An Elizabethan & Jacobean Improprietor's House

Reputedly the oldest house in the Vale of Belvoir

Long Clawson's Old Manor House, opposite the Parish Church, is a mullioned stone house, re-built 440 years ago by Sir Edward Hastings and his son Sir Henry as Improprietors of the Great Tithes of Claxton, but the mediaeval porch to the house of the monks' men from Belvoir yet shelters the front door. A description in The King's England as "homely and stately among the trees," masked years of genteel neglect that had allowed the house, which is listed Grade II* by English Heritage, both to retain a huge amount of history but also to slip onto the "at risk" register. During conservation over the last 25 years many interesting features have been uncovered: wig cupboards, Elizabethan fireplaces, medieval foundations, a long gallery, 16th to 18th century signatures, even a love poem scratched into the plaster work. The house also retains some of the dairy fixtures from Victorian times when prize-winning Stilton cheese was made here, and it remains a working farmhouse.

Research and restoration went hand in hand, and met with general approval and the odd award. We lead tours of the house on periodic open days and have hosted the Fellows of the Society for the Protection of Ancient Buildings and several local history groups. Now, for the second time in history, the house is the home of the resident priest or parson for the village.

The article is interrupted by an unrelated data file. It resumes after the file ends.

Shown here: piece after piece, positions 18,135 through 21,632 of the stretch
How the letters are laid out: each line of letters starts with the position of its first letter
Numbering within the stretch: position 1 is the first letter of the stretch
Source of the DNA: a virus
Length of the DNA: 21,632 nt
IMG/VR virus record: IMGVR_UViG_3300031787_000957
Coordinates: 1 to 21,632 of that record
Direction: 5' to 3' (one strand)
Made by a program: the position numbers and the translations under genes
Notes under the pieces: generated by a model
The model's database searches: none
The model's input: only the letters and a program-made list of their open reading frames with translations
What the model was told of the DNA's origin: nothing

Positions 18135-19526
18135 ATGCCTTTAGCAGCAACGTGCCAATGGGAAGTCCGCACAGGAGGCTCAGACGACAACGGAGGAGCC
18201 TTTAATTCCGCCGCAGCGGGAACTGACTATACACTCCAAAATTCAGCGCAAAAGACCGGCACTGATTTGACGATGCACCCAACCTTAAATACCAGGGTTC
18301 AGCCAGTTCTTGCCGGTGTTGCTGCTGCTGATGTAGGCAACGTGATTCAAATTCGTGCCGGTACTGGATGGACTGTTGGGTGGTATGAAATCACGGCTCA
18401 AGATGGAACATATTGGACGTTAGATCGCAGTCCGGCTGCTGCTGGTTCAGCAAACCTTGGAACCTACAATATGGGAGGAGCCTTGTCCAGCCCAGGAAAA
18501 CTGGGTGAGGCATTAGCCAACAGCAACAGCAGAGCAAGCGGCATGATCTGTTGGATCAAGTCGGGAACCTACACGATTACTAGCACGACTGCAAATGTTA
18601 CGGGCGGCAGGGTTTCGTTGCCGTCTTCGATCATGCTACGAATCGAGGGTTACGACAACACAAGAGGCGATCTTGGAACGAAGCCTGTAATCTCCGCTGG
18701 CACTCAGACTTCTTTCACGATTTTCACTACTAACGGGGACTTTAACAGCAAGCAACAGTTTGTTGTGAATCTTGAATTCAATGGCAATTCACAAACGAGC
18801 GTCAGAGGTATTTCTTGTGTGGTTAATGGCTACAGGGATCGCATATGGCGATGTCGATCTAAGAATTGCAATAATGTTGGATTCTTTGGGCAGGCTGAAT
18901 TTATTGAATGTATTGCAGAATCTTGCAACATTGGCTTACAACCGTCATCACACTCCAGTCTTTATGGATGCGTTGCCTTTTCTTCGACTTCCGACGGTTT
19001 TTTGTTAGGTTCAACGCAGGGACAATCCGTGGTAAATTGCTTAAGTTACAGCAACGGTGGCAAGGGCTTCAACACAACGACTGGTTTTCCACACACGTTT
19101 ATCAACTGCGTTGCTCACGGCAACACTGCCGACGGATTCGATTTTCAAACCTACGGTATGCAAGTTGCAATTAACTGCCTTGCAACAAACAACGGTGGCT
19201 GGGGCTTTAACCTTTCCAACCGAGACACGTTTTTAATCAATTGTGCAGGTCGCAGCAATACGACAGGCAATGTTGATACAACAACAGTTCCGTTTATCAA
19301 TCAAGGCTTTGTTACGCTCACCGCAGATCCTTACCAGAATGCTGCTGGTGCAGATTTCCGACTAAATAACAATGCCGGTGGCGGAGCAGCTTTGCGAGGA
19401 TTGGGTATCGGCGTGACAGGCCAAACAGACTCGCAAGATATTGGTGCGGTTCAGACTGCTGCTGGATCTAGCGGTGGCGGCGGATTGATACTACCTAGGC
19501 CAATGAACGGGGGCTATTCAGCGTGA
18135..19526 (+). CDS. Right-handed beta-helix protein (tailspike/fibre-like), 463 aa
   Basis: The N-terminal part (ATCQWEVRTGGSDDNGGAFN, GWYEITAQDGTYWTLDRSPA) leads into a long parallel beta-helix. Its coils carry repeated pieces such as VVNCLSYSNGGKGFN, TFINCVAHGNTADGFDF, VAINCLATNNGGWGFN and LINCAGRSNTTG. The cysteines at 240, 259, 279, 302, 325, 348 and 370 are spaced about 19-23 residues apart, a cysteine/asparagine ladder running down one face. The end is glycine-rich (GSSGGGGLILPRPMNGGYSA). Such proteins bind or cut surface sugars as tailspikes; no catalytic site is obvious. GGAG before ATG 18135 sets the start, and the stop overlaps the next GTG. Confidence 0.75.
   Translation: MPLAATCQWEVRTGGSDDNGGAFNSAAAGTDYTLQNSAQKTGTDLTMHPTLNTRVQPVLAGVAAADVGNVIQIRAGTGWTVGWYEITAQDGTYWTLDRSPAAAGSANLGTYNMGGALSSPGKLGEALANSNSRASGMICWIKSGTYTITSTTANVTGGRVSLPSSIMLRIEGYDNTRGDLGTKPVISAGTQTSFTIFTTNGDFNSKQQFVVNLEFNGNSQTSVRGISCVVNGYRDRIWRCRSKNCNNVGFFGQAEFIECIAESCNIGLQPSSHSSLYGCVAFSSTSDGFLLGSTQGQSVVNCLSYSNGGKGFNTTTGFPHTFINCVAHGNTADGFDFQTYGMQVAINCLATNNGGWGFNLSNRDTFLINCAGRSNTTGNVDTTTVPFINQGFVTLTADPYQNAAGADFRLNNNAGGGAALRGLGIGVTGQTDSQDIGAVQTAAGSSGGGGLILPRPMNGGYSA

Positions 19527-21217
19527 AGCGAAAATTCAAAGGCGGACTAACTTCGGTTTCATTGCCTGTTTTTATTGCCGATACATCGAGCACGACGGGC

The large orchard behind contains one of the manorial fish ponds, dug maybe between 1250 and 1300, frequented by mallards, coots, moorhens, Greylag geese and swans, all of which have nested here over recent years. Newts, frogs and a shoal of goldfish can often be seen, when they are not hiding from the local heron. Fortunate visitors might catch a glimpse of a kingfisher. Gardens have been laid out in keeping with the Jacobean style of the house. Cobble paths have been revealed, York flagstone walkways laid, and traditional mud walls have been rebuilt around the perimeter.

We've built a stone barn to replace the original knocked down in the 1980s. We've built a green oak, daub and thatched summerhouse.
Finally, for our intrepid visitors, we've refurbed the mud-walled back-to-back loos, Jakes and Privy, now CAMROT approved.